Shoot The Messenger? - Goldenleaver
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Employers aren’t liable for insurance benefits which discriminate against certain employees, especially where there are no alternative insurance products in the market, so long as (and here’s the sting in the tail) they’ve explored what’s available in that market in the first place.

The case of Hall v Xerox UK Ltd, decided by the EAT, emphasises the need for employers to audit their contracts to make sure they are not responsible to employees for the 3rd party insurance benefits they offer, and also to take steps to check that the benefits they offer are in line with the market.  For this reason we offer an audit service, and strongly recommend that employers check their arrangements at least every 3 years.

Facts:  This case looked at a situation where a fixed-term worker (Mr Hall) was unable to have permanent health cover (otherwise known as income protection cover) because under the insurance policy provided by Unum, he was disqualified for cover, because his contract came to an end before the 26 week qualifying period expired.  Had Mr Hall been a permanent employee, he would have qualified for cover, as his illness lasted for longer than 26 weeks.

Question (1):  It was accepted that Mr Hall had suffered a detriment because of his fixed-term status and the question was whether Xerox was responsible for this unfavourable treatment of Mr Hall under the Fix-term Employees (Prevention of Less Favourable Treatment) Regulations 2002.  The EAT confirmed that Xerox wasn’t Unum’s agent and so could not be liable for Unum’s discrimination.  Instead, the cause of the problem was Unum in refusing cover.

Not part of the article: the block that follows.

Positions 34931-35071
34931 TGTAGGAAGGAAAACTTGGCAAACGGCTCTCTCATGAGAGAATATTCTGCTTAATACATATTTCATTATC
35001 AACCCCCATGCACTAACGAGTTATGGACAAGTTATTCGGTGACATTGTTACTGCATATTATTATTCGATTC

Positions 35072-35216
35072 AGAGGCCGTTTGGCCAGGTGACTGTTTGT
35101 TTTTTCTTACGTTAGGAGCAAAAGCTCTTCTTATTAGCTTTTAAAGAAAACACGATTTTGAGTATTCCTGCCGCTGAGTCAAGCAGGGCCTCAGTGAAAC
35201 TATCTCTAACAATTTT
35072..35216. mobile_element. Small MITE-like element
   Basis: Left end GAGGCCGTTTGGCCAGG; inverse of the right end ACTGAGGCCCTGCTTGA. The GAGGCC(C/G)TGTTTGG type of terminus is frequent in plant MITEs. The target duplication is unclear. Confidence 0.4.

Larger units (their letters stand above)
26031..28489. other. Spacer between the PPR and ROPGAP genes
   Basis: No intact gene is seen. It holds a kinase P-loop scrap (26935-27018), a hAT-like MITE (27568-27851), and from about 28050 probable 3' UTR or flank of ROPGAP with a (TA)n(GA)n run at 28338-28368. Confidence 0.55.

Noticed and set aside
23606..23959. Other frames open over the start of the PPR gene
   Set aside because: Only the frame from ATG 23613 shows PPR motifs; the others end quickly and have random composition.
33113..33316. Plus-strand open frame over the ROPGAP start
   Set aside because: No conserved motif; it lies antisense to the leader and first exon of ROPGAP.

Question (2):  However, Mr Hall also argued that Xerox should have found a better policy which would have covered fix-term employees in the same way as permanent staff.  The EAT disagreed, because Xerox had no choice: its evidence was that there were no policies in the market which cover fixed-term employees in the same way as permanent staff.  However the EAT also said that if there had been suitable policies available in the market for fixed-term employees, and Xerox had chosen not to offer one, then Xerox (not the insurer) would have caused the problem by choosing cover which discriminated, and would then have been liable unless it could have justified its choice.  Unfortunately, the EAT decided not to consider whether the additional cost of a non-discriminatory policy would have justified such a choice, because in this case, there were no other policies available – although (for a company with the size, resources and bargaining power of Xerox) the cost differential ought to be minimal.

Comment:  This emphasises another point which (fortunately for Xerox) did not come up in this case:  some employment contracts (especially older ones) are drafted so that the employer contracts directly with the employee to provide the employee with the benefit, and if the insurance policy that the employer takes out to back up its contractual obligation does not match that contractual obligation, then the employer has to meet any shortfall.  If that situation had arisen here, Xerox would have been responsible for paying (say) 75% of Mr Hall’s salary (or whatever was the level of reduced salary payable by Unum as insurer) until he was able to work again or retired – potentially ruinously expensive if repeated for several people on PHI.

Lessons:  Overall this case emphasises that an employer is not liable where a 3rd party benefit or policy discriminates, but only if:

  1. Its contracts are drawn up properly, and
  2. It has researched the market to check that it can’t purchase a policy which is not discriminatory.


A helpful reminder to check your arrangements, or sign up for our audit service and ask us to do so on your behalf.

Jonathan Golden
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